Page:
I just found out that there was a real Sam Hill. And that the wife is related to him. She has seen his name in their family Bible. Heard his story from her oldest living relative. Cool, eh?
The first names on the list got off the boat at Plymouth rock. Some of the men fought at Valley Forge with Washington. Many of the names fought in the Civil War. All the names span the history of the United States, since before we became the United States, and were merely Colonists.
The wife's Dads immediate family all died from the flu in 1918. Each and every one of them. He headed West, and met my Mother In Law, and they created the wife.
When she held that family Bible in her hands, she was holding a thing as sacred as the Constitution. And she knew it. They couldn't put it in a copier without destroying it, so the wife's sister took digital photos of the important parts. The wife read love letters hundreds of years old, written on parchment, or vellum, that must have cost dearly in those days. If you took someone from those days into your home office, they would think that they had met the richest person in the Colonies.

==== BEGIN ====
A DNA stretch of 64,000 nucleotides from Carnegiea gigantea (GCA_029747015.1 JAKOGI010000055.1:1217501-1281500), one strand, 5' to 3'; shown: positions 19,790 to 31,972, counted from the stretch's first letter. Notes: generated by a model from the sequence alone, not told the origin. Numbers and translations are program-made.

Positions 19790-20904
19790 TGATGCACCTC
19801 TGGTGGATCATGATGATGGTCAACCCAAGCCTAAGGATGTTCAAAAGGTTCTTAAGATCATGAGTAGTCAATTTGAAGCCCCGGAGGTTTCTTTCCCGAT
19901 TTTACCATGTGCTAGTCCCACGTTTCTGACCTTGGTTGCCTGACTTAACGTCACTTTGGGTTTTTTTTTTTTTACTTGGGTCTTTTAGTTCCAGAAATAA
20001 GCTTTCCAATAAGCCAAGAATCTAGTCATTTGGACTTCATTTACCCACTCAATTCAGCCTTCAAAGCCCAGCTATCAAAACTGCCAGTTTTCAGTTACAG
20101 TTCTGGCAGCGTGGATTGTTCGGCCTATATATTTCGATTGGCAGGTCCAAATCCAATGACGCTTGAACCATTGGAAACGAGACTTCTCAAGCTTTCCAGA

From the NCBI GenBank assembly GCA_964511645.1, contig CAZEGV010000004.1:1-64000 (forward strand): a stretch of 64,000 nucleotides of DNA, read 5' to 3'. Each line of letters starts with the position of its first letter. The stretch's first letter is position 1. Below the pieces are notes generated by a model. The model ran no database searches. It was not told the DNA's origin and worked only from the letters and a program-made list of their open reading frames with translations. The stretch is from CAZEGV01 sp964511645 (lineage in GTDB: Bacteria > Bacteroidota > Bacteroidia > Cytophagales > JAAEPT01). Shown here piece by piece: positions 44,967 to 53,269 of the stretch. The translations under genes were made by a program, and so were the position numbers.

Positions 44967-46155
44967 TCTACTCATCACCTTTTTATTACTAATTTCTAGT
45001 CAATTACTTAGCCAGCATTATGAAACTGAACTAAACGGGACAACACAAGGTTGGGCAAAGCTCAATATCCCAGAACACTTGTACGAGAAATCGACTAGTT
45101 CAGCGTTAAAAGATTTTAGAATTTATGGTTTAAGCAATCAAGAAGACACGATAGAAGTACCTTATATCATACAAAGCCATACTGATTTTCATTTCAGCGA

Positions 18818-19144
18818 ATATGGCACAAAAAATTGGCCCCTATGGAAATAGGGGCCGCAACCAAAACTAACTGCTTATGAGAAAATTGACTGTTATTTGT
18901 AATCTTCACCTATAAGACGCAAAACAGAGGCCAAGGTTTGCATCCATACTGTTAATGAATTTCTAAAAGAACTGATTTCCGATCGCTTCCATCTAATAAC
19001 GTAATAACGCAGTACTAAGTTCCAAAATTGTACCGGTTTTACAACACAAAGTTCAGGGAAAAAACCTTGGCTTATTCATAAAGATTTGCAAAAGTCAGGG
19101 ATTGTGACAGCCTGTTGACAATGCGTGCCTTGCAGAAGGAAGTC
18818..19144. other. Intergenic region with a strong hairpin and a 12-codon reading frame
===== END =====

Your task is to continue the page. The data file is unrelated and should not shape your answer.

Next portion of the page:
And I give Nat sheets, entire reams, to scribble on, and cut up into puppets and whatnot.
She goes through more paper in a month than the entire population of Early America went through in two years, I bet.
Back to that family Bible, do you think that there are any bookbinders today that could print and bind a book that would hold together perfectly for hundreds of years? Maybe, but you would pay dearly for it. And what are the odds of this book, this Bible, surviving indian attacks, war, disease, fire, and likely every other sort of human and natural cataclysm, unscathed?
It has traveled across the country, perhaps more than once. Or even twice. If you touch it, it will likely be the oldest thing you have ever touched. Unless you have fondled a mummy, or dug up lizard bones.
And the kin of every name listed in that book, several pages of family, there in the front, stood around and looked at in in wonder, and each touched it reverently, there, drawn together by the marriage of another descendant.
They didn't think of it, because the book is sacred to them, in more ways than one. But I am going to suggest that the keep the tradition alive, buy some vellum sheets, and mail it around all over the country to family members to sign, and mail it back. By the way, you wanna know what the wife's maiden name is?